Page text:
Gotta hand it to people who know things. Redditor codece knows things that we don't apparently, since they were able to identify this tool.

"It's a discontinued product that Estwing called a "weight forward hammer" designed for more ergonomic hammering. It's not specifically for roofing."

"Tiny bundle of sticks stuck to the siding of my house. I've seen these my entire life, and have never known what makes them or what they are for."

Is it bugs? It has to be bugs. There's no other explanation for why random twigs would attach themselves to a house. But what kind of bugs are they?

Well, as the fine people of Reddit were able to point out, this is a bagworm moth casing.

"4-5” long, solid metal and fairly heavy for its size."

Another really weird object that you probably wouldn't be able to identify on your own. But as it turns out, some people are really good at finding out what random objects are. Like this locomotive reverser key, which several Reddit commenters found quickly.

"What game is this? You roll dice with colors and numbers and place the colored pegs on the wheel accordingly while trying maintain balance."

This strange, colorful board is for a game called Dingo Disc. You place the pieces on the disk and try to balance them without the whole thing falling over. It's like if Sorry and Jenga had a baby.

"Found a mysterious plastic gadget at a local thrift store in Canada. Two transparent pieces of plastic fixed to a black plastic base without any branding or marks anywhere."

It really doesn't look like much, does it? But, it's apparently a knife holder. A cheap one, as Reddit user anoneone points out, but a knife holder nonetheless. Who would've thought?

"Some kind of wire spoiling machine? Seems to have arms to hold wire, a motor and a guide in the front."

Multiple people on Reddit chimed in on this one. It's apparently a tire changer, and an antique one at that. I can't get over the fact that anyone would be able to figure this one out, let alone multiple people.

"What are these pegs at the end of my bed used for? We thought they were for shoes, but there are 9 of them."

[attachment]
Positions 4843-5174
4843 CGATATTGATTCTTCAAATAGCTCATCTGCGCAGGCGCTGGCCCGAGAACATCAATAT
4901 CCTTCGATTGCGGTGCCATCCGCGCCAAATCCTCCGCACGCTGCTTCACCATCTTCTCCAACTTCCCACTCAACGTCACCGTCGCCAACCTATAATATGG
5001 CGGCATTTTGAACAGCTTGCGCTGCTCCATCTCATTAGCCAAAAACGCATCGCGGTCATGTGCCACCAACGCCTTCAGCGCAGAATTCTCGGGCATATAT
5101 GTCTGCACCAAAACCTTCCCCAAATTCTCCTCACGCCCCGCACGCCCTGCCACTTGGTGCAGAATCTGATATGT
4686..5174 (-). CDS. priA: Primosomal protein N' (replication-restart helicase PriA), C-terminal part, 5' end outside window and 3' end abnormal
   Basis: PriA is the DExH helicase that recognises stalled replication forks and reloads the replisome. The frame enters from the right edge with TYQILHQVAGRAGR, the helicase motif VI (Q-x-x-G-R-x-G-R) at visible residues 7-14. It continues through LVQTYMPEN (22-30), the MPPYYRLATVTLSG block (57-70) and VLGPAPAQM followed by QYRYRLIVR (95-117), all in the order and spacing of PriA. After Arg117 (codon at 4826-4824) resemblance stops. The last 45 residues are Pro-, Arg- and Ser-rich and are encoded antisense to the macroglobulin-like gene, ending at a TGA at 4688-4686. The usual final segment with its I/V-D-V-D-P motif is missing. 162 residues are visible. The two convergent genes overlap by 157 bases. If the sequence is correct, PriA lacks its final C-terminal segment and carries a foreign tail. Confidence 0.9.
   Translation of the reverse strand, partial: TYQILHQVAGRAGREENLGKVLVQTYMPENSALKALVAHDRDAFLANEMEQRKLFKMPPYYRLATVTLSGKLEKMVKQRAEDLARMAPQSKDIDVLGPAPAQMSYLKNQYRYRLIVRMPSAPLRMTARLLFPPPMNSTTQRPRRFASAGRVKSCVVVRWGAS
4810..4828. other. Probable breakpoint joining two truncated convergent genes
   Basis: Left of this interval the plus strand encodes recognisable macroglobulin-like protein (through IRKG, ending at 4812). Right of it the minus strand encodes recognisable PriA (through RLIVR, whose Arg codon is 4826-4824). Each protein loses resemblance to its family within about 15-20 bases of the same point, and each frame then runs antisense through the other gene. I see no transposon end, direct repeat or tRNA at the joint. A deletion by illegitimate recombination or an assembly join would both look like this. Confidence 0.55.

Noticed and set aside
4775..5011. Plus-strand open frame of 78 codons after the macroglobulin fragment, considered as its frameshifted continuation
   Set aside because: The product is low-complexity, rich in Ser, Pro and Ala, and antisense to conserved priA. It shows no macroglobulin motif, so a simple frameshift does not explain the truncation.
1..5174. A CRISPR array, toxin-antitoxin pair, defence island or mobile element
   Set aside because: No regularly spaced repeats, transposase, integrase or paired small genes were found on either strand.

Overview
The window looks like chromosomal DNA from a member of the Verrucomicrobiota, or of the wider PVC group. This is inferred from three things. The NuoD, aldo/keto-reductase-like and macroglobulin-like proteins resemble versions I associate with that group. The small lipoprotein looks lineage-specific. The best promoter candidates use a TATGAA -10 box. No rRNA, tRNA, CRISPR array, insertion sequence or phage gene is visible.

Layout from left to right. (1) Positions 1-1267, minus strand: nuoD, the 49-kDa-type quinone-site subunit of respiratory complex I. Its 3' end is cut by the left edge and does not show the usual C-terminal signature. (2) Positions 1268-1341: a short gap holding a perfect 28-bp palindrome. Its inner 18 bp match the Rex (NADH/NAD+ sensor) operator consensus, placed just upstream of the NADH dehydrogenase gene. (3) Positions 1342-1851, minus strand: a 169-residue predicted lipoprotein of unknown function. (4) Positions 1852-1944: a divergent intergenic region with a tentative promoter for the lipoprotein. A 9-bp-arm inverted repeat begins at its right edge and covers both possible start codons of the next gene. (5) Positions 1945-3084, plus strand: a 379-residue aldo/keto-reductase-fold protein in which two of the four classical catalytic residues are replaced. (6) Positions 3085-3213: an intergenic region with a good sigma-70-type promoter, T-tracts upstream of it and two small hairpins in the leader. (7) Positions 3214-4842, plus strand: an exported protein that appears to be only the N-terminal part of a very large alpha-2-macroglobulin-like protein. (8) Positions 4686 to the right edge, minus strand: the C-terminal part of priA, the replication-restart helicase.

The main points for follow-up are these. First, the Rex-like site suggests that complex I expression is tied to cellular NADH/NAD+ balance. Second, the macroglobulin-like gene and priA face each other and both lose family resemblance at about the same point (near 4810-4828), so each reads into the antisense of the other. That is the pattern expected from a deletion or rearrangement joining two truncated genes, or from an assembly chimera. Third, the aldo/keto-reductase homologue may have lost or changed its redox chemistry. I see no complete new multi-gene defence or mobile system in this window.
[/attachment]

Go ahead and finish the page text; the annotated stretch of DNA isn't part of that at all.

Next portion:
The Reddit comments seem to think these are pegs for holding ropes in order to keep mattresses up. Maybe these ones are just for decor, though, since they don't seem to be needed to keep that mattress from falling over.

"Not sure what the holes at the top are for. Looks like a mailbox and doorbell."

This thing looks like it could be a bunch of things. And according to Redditor jackrats, it's a bunch of things at once. It's an antique speaking tube, intercom system, and mailbox. Talk about an object of many talents.

"Found in italian dumpster, around 1980-90's, (official brand was incorporated in 1939) has some gears but they are disconnected."

Reddit user jackrats (who's apparently on an object identifying roll), found what this one was very quickly. It's a planimeter for drafting. They come in a bunch of different sizes and shapes, but they all do pretty similar things.

This one here is part of a long, box-like unit.

"What is this green tap valve between the Hot and Cold tap? It’s a kitchen sink in South West UK."

My guess would probably be that there's a hot, cold, and other valve on here. But... that doesn't tell us much, does it?

Luckily, you don't have to listen to me, because someone else out there knows what it is. Reddit user Dry-Response-8577 identified that valve as one for filtered water. So you don't have to drink regular tap water if you don't want to.

"Wood cabinet with slats inside in the laundry room."

Many different people weighed in on this on Reddit. The consensus is that those slats are some kind of ventilation unit, likely to help cool the house. That would make sense since it seems that the person who posted this is from California, which is a hot state.